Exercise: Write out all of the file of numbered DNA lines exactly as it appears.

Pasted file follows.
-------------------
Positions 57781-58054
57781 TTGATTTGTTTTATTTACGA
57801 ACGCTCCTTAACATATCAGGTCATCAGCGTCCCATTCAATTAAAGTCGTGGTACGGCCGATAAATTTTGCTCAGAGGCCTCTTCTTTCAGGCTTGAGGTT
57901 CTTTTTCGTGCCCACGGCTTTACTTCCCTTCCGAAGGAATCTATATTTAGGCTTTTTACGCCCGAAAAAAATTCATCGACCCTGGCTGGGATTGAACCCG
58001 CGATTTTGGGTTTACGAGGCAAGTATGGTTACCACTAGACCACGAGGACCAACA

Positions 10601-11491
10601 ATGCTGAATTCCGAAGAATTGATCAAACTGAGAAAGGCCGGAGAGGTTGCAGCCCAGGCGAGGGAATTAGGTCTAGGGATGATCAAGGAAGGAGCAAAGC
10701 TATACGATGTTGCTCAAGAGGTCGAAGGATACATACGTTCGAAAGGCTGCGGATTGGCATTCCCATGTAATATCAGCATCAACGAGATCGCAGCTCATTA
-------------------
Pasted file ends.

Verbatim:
Positions 57781-58054
57781 TTGATTTGTTTTATTTACGA
57801 ACGCTCCTTAACATATCAGGTCATCAGCGTCCCATTCAATTAAAGTCGTGGTACGGCCGATAAATTTTGCTCAGAGGCCTCTTCTTTCAGGCTTGAGGTT
57901 CTTTTTCGTGCCCACGGCTTTACTTCCCTTCCGAAGGAATCTATATTTAGGCTTTTTACGCCCGAAAAAAATTCATCGACCCTGGCTGGGATTGAACCCG
58001 CGATTTTGGGTTTACGAGGCAAGTATGGTTACCACTAGACCACGAGGACCAACA

Positions 10601-11491
10601 ATGCTGAATTCCGAAGAATTGATCAAACTGAGAAAGGCCGGAGAGGTTGCAGCCCAGGCGAGGGAATTAGGTCTAGGGATGATCAAGGAAGGAGCAAAGC
10701 TATACGATGTTGCTCAAGAGGTCGAAGGATACATACGTTCGAAAGGCTGCGGATTGGCATTCCCATGTAATATCAGCATCAACGAGATCGCAGCTCATTA